APPLETON, Wis. (WFRV) – Chemist, veteran, author, poet, and high school greeter all describe 90-year-old Jerry Hein. The main objective of only one of those jobs is to make people smile.
“People with smiles and people with good greetings. I couldn’t ask for anything better,” the Appleton West High School greeter said.
The Korean War veteran graduated from Appleton West himself in 1951 and has been volunteering as a greeter three days a week for the last 12 years.
“Some of them have big smiles on their faces; others look like they’ve just crawled out of bed and wish they hadn’t,” he said.
Decades ago, Hein was in the same boat himself. He felt eczema scars, and his small build made him an outcast.
“I was a skinny, scrawny kid. And some of the bigger kids liked to beat on me,” he said. “I was a class mouse. I had no friends, no acquaintances. I was a loner. I felt very much alone. I think it was self-inflicted. I thought people hated me because I hated myself.”
72 years later, there is no place that Hein would rather be. He wakes up at 5 a.m. without an alarm to come volunteer at the school.
“Been doing it ever since. And enjoying every minute of it,” he said. “I love the place, and I love the people, and I love the things I see here. The fact that I’m 90 years old and still able to do it makes it even better.”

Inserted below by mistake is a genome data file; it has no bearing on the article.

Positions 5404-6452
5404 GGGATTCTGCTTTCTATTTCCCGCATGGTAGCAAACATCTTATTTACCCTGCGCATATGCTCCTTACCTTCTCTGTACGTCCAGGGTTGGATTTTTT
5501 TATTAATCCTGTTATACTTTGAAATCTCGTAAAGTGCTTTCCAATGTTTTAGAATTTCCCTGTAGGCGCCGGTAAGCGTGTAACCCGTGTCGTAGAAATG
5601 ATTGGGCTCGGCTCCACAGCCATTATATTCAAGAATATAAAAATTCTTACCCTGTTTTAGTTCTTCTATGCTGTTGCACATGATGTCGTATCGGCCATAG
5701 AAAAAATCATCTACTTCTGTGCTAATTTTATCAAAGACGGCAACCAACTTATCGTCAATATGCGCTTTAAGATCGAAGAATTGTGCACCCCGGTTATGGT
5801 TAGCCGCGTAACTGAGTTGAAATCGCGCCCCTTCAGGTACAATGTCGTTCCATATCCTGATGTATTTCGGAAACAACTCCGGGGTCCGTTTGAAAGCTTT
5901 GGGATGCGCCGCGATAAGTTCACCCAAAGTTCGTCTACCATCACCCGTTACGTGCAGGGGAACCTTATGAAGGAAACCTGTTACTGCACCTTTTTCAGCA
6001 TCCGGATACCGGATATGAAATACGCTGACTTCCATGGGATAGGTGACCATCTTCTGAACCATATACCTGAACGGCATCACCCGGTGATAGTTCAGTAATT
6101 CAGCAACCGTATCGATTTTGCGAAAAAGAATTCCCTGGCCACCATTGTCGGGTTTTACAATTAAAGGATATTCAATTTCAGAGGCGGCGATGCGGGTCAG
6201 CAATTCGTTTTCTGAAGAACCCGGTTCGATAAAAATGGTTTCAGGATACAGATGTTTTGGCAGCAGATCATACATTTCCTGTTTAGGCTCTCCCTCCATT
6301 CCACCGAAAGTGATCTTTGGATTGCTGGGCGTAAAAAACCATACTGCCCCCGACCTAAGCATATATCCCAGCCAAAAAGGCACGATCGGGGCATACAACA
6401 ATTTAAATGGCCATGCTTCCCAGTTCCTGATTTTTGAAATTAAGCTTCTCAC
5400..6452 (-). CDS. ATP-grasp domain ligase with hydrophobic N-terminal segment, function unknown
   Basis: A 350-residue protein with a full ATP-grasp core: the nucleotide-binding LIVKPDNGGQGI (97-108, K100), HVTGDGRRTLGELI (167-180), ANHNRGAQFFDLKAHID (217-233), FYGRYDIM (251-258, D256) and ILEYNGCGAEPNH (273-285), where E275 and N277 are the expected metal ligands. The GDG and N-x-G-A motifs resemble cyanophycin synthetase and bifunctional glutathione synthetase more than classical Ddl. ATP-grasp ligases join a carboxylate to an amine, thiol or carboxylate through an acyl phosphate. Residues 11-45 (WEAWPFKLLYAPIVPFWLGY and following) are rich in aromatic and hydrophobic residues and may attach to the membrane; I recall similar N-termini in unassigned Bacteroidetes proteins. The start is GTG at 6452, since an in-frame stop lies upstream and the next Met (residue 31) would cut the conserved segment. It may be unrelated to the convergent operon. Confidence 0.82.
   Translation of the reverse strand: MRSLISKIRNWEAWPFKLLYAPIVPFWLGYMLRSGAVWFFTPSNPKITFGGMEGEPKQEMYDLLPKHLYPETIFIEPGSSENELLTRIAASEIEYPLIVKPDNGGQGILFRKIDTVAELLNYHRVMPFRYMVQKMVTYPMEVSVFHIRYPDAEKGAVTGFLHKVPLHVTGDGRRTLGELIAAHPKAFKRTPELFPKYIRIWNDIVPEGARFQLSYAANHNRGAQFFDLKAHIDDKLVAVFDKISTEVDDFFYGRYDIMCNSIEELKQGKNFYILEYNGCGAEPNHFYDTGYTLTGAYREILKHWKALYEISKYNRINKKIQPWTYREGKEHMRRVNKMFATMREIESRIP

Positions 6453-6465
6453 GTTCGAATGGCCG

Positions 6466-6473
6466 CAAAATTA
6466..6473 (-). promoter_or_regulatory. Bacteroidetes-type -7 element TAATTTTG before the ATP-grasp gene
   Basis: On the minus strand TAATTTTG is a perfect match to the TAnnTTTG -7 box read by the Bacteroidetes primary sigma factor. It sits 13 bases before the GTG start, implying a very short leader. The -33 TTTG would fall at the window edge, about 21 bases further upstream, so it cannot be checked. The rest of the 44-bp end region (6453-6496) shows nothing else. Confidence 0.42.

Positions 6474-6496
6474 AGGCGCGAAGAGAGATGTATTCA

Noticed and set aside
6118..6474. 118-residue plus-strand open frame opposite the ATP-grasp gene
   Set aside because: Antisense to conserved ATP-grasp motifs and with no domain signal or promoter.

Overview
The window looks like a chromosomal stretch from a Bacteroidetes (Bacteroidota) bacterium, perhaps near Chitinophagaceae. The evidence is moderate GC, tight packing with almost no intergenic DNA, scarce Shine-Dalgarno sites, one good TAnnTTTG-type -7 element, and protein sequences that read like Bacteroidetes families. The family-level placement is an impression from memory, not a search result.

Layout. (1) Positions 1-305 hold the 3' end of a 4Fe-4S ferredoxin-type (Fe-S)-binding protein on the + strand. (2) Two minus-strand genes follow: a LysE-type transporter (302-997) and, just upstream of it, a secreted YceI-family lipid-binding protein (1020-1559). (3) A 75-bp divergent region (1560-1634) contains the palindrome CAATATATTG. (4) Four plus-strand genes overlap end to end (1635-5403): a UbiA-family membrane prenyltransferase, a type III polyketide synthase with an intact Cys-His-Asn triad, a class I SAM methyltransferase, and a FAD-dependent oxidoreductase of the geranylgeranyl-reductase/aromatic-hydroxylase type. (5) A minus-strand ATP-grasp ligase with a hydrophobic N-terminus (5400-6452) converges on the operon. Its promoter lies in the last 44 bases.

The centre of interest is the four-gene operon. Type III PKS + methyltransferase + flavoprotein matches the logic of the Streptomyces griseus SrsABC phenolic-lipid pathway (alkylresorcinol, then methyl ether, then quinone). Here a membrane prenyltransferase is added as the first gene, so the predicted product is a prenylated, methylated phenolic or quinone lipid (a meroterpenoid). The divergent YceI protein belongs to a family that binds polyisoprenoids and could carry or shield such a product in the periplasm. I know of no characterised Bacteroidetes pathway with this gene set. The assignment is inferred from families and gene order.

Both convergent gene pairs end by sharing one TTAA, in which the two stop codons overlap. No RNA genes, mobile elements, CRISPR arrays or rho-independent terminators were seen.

Hein makes the day even better for students and staff as he says good morning to everyone he possibly can.
“Jerry is the kindest, sweetest, most caring person ever,” senior Mallory Nelson said. “No matter how I start my morning, no matter how I finish my day here if I’m stressed out or upset or have something else going on, I know I’ll always walk out of the building with a smile.”
Senior Jayln Spoke said that it would not be Appleton West without Hein.
“He really just makes Appleton West, Appleton West,” she said. “He’s just such a sweet person, I hope to be like that kind of person in somebody’s life.”
Spoke and Nelson say they are far from the only ones who are fans of Hein’s.
“In classes, you’ll hear random stories about him because he’s so well known and so well loved in the building,” Nelson said.
Hein said that of the hundreds of students, he values their individual personalities and styles the most.
“The individuality, the uniqueness of the high schoolers,” he said. “Each one is expressing their own individuality, and I like that. Because I like to think that I was an individual too.”
In addition to the positive energy in the school, Hein also credits his wife for his motivation always to do more.
“She was the best thing that happened to me 65 years ago and still is today,” he said. “That’s what keeps me going.”
The best part of Hein’s volunteering is “the return greetings from so many of these people.”
“It’s like home. It is my home.”